Publications by authors named "Jeffrey Lake"

15 Publications

  • Page 1 of 1

Effects of housing density in five inbred strains of mice.

PLoS One 2014 21;9(3):e90012. Epub 2014 Mar 21.

The Jackson Laboratory, Bar Harbor, Maine, United States of America.

To evaluate the effect of increased mouse density in a cage, mice were housed at the density recommended by the 1996 Guide for the Care and Use of Laboratory Animals and at densities that were approximately 2, 2.6, and 3 times greater. Five strains of mice (129S1/SvImJ, A/J, BALB/cByJ, C57BL/6J, and DBA/2J) were evaluated throughout 3- and 8-month timeframes for health and well-being, including mortality, cardiac measures, plasma cholesterol, body weight, bone mineral density, organ weights, hematology, behavioral observations, and open field and light-dark tests. For 22 of the 27 traits measured, increased housing density had no significant effect. Kidney weight, adrenal weight, and heart rate decreased as mice were housed more densely, and some of the decreases were statistically significant. Reduced kidney weight, adrenal weight, and heart rate are not considered to be negative outcomes and may even indicate reduced stress. However, all measurements of these three traits were within normal physiological ranges. Percent fat increased slightly in strains 129S1/SvImJ, A/J, and DBA/2J, but did not increase in strains BALB/cByJ, and C57BL/6J. These results indicate that mice can be housed at higher densities than those currently recommended.
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http://journals.plos.org/plosone/article?id=10.1371/journal.pone.0090012PLOS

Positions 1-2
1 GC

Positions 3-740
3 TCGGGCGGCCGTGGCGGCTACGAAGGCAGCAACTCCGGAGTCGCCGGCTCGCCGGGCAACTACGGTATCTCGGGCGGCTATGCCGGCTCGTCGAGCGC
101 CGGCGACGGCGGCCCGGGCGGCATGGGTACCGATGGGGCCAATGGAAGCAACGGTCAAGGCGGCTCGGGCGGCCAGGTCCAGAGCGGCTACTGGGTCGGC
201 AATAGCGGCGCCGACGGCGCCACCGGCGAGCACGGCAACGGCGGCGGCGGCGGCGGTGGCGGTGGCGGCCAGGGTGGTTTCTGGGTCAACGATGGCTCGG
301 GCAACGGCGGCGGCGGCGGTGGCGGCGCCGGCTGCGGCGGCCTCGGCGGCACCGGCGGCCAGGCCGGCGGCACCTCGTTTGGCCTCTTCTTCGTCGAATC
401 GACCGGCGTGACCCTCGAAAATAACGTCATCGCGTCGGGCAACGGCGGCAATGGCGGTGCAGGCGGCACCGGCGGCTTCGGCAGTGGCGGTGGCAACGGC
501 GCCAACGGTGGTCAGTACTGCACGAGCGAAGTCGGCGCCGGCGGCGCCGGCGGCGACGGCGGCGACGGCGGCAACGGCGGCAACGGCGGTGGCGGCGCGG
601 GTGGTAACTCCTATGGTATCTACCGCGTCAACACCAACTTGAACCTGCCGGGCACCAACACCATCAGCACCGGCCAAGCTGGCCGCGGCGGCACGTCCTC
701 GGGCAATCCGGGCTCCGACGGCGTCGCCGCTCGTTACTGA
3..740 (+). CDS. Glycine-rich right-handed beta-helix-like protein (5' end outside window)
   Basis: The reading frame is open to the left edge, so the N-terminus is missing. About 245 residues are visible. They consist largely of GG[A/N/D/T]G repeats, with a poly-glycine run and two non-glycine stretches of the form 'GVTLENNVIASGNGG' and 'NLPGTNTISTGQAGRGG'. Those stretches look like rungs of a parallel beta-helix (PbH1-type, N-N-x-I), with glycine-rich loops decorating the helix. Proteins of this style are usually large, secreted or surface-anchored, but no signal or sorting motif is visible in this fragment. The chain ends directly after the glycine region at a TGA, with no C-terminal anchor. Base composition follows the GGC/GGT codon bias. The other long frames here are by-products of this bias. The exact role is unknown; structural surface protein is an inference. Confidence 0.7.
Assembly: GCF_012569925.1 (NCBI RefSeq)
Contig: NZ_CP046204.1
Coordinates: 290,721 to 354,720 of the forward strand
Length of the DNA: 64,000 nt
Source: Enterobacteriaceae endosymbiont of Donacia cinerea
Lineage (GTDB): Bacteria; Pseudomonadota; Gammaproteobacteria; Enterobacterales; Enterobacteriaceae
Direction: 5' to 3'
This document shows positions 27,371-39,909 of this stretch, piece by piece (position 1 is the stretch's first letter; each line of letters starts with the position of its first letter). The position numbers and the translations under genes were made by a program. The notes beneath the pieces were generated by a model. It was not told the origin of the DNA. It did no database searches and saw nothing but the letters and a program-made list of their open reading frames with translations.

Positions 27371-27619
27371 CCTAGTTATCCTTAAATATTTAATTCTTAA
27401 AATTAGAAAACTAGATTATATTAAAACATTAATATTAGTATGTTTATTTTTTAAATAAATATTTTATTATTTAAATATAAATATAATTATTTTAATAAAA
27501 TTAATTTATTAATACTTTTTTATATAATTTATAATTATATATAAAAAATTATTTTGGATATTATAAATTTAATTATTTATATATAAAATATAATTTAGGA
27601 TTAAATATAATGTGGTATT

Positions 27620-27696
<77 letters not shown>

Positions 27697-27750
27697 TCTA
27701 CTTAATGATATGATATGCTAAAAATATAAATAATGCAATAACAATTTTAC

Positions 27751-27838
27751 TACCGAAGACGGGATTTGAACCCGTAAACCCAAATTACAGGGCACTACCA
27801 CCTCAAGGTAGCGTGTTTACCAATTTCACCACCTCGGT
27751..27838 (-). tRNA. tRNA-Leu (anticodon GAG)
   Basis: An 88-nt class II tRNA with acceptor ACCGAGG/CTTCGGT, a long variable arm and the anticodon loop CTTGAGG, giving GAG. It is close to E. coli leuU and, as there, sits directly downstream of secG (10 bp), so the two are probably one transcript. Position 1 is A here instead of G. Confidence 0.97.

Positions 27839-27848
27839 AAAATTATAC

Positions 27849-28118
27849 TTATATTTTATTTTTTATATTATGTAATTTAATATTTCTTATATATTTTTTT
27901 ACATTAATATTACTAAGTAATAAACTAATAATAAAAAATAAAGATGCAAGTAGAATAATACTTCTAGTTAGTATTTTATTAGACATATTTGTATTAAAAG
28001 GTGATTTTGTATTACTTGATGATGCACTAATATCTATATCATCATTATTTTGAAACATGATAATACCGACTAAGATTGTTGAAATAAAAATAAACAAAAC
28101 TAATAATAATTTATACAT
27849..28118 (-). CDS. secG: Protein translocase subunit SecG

http://www.ncbi.nlm.nih.gov/pmc/articles/PMC3962340PMC
January 2015

The public health leadership certificate: a public health and primary care interprofessional training opportunity.

Health Promot Pract 2014 Mar;15(1 Suppl):64S-70S

1Eastern Virginia Medical School, Norfolk, VA, USA.

This article describes a public health leadership certificate curriculum developed by the Commonwealth Public Health Training Center for employees in public health and medical trainees in primary care to share didactic and experiential learning. As part of the program, trainees are involved in improving the health of their communities and thus gain a blended perspective on the effectiveness of interprofessional teams in improving population health. The certificate curriculum includes eight one-credit-hour didactic courses offered through an MPH program and a two-credit-hour, community-based participatory research project conducted by teams of trainees under the mentorship of health district directors. Fiscal sustainability is achieved by sharing didactic courses with MPH degree students, thereby enabling trainees to take advantage of a reduced, continuing education tuition rate. Public health employee and primary care trainees jointly learn knowledge and skills required for community health improvement in interprofessional teams and gain an integrated perspective through opportunities to question assumptions and broaden disciplinary approaches. At the same time, the required community projects have benefited public health in Virginia.
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http://dx.doi.org/10.1177/1524839913509275DOI Listing
March 2014

A qualitative investigation of the motivations, experiences and views of female sunbed users under the age of 18 in England.

J Public Health (Oxf) 2014 Mar 30;36(1):56-64. Epub 2013 Jan 30.

NHS North Central London, London, UK.

Objective: To explore the motivations, experiences and views of female regular sunbed users aged 15-17 and consider the implications of legislation seeking to restrict sunbed use among the under-18s. Design Qualitative study of 12 focus groups.

Method: Participants were recruited opportunistically through community and social networks, around tanning salons, leisure and educational facilities in six English towns and cities. Interviews were transcribed, a thematic framework generated and a validation exercise conducted. Setting Urban communities in England. Participants Sixty-nine female regular sunbed users aged 15-18.